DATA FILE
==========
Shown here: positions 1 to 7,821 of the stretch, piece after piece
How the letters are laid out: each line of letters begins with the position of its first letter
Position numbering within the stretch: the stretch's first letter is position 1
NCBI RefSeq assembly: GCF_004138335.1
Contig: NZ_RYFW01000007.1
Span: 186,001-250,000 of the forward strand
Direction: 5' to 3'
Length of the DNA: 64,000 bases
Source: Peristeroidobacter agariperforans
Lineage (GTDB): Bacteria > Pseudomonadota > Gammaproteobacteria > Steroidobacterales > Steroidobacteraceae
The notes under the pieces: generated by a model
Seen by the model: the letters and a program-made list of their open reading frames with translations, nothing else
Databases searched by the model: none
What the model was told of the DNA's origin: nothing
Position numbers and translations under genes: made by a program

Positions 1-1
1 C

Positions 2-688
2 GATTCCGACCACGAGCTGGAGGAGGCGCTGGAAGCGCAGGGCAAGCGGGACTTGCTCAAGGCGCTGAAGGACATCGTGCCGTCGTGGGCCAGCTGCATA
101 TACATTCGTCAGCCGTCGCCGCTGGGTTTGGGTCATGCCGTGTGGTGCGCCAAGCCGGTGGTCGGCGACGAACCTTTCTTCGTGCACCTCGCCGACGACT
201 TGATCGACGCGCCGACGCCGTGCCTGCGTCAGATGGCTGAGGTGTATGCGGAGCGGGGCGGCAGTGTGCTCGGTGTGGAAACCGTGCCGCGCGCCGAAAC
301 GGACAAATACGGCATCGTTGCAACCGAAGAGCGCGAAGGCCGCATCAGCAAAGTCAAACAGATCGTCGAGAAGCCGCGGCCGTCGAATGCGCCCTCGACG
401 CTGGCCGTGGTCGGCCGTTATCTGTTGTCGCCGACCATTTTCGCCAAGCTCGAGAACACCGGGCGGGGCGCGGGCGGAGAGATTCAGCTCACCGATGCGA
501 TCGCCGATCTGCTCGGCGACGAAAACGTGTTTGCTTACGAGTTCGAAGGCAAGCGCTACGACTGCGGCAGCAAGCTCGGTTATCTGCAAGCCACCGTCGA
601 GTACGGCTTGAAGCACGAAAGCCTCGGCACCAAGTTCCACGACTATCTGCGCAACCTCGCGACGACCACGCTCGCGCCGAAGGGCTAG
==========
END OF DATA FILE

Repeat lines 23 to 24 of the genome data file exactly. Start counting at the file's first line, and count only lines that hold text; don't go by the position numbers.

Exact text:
401 CTGGCCGTGGTCGGCCGTTATCTGTTGTCGCCGACCATTTTCGCCAAGCTCGAGAACACCGGGCGGGGCGCGGGCGGAGAGATTCAGCTCACCGATGCGA
501 TCGCCGATCTGCTCGGCGACGAAAACGTGTTTGCTTACGAGTTCGAAGGCAAGCGCTACGACTGCGGCAGCAAGCTCGGTTATCTGCAAGCCACCGTCGA